Whether you’re on an acreage with lots of spots for sticking plants, have a small yard where pots are your only option, or you are confined to an apartment where you’re lucky to have a window — discover the joys of becoming an herb farmer. Small pots of herbs ready to plant cost anywhere from $1.25 to $5.00 apiece, depending upon where you shop. Seeds may be even cheaper and work just as well, unless you are a little impatient, as I am. The plants can be beautiful and you can even use them as filler in floral arrangements. It is such a thrill to be able to dash out and grab a handful when you want them!
Talk to your local garden center about which herbs thrive in your area (if you’re planting outdoors. If you are planning a windowsill garden, ask which plants will do well facing the direction your window is facing.) I choose ones that I like to use in recipes (you can’t imagine how much basil and parsley I go through), as well as ones that will serve as great garnishes. Michael kicked me out of his vegetable garden beds, as my parsley was beginning to take over. I love the fact that it can be picked all year long — even in the snow! The rest of the herb garden is planted in a cutting garden right out front of the house, hidden from the street by a wrought iron fence and a bunch of roses and bushes. The key is that it’s just outside the door, so it’s easy to dash out and pick a thing or two. The first step is to lay it out, arranging the pots in the spots you think you would like the plants to be.
We got most of it planted, but haven’t mulched yet. Mulching is important because it helps the soil retain moisture. Until this weekend arrives, the only mulch is the bed of rose petals falling from the climbing rose nearby. I found these colorful signs at a garden shop and couldn’t resist them, but you’ll note that I have the small plastic markers that came with the plants so I can keep track of what is where. Generally, I like to group like plants together — all the basil together, all the thyme in one place. I bordered the herb garden with the short stuff (the chives on the sides, the thyme in front) and put rosemary in each corner. The plastic markers also help me keep track of the different varieties of a particular herb. I have six different kinds of basil alone! I’m also growing parsley in the vegetable garden (both ruffled and flat leaf), four kinds of sage, caraway, three types of thyme, oregano, rosemary, tarragon, and various types of mint.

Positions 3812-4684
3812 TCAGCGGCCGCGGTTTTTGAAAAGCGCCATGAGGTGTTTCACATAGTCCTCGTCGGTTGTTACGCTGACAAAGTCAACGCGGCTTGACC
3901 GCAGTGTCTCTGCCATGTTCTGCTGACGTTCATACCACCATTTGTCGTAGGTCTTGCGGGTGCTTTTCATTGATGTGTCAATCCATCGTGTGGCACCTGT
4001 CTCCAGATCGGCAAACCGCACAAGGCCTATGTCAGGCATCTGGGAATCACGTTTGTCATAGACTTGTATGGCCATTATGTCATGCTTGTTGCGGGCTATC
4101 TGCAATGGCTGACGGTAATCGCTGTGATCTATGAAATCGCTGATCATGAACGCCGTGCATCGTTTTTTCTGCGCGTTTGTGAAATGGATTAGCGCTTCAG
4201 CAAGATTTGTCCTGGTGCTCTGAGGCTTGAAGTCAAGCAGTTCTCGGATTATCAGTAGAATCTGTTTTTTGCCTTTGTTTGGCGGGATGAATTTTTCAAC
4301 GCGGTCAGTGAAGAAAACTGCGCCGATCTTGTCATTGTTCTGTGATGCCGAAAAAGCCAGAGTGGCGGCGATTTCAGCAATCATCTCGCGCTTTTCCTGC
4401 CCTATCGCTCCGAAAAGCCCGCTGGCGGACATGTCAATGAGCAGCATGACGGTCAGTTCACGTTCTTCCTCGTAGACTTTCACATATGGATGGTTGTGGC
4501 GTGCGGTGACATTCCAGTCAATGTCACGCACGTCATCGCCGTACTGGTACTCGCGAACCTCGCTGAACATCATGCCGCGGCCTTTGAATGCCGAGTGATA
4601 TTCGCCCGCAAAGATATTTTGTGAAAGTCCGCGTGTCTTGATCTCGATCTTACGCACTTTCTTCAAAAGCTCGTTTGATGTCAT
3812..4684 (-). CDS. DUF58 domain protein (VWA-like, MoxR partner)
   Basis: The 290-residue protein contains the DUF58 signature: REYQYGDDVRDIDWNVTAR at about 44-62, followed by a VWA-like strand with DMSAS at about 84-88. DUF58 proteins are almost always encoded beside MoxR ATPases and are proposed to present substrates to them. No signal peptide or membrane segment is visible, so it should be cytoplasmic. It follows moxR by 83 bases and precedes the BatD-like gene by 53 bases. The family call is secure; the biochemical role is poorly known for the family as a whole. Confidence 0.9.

Speaking of mint, if you have a black thumb and really don’t think you can grow anything, mint will prove you wrong. It is hearty, which is good, but it can also be invasive. I tend to like to plant it in big pots, so it can’t achieve garden domination. Spearmint and peppermint are my basics, but I also have grown everything from orange mint to chocolate mint. I use several cupfuls each week just in garnishes alone!
I’ll post more pictures once I’ve mulched and we’ve transplanted some of the parsley over and the plants have had a little more time to grow. We had a gully washer (big rain storm, for those of you who don’t speak southern) yesterday, so it’s muddy as heck out there!
Some herbs are perennials. This is a stand of mint, rosemary and chives that I stuck in the ground quickly last year when I didn’t really have time to plant. They endured our awful winter and emerged healthy and beautiful this spring. Now it’s time to pare them down and neaten them up a bit. Do your part to make the planet (and your table) a little prettier and greener. Put on your gardening gloves and get to it!
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